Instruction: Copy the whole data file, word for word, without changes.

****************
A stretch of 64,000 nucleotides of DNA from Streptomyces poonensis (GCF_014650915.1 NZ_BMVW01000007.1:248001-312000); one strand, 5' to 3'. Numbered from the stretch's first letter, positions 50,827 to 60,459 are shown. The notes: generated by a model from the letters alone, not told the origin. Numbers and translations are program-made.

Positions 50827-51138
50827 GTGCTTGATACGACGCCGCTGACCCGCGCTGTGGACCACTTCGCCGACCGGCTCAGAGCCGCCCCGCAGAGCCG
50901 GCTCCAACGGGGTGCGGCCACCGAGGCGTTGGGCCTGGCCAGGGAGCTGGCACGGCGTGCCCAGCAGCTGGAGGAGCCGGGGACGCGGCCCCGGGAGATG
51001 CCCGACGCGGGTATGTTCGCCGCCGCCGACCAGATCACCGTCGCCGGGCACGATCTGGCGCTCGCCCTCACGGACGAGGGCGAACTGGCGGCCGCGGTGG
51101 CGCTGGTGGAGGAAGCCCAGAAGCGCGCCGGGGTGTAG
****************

A stretch of 64,000 nucleotides of DNA from Streptomyces poonensis (GCF_014650915.1 NZ_BMVW01000007.1:248001-312000); one strand, 5' to 3'. Numbered from the stretch's first letter, positions 50,827 to 60,459 are shown. The notes: generated by a model from the letters alone, not told the origin. Numbers and translations are program-made.

Positions 50827-51138
50827 GTGCTTGATACGACGCCGCTGACCCGCGCTGTGGACCACTTCGCCGACCGGCTCAGAGCCGCCCCGCAGAGCCG
50901 GCTCCAACGGGGTGCGGCCACCGAGGCGTTGGGCCTGGCCAGGGAGCTGGCACGGCGTGCCCAGCAGCTGGAGGAGCCGGGGACGCGGCCCCGGGAGATG
51001 CCCGACGCGGGTATGTTCGCCGCCGCCGACCAGATCACCGTCGCCGGGCACGATCTGGCGCTCGCCCTCACGGACGAGGGCGAACTGGCGGCCGCGGTGG
51101 CGCTGGTGGAGGAAGCCCAGAAGCGCGCCGGGGTGTAG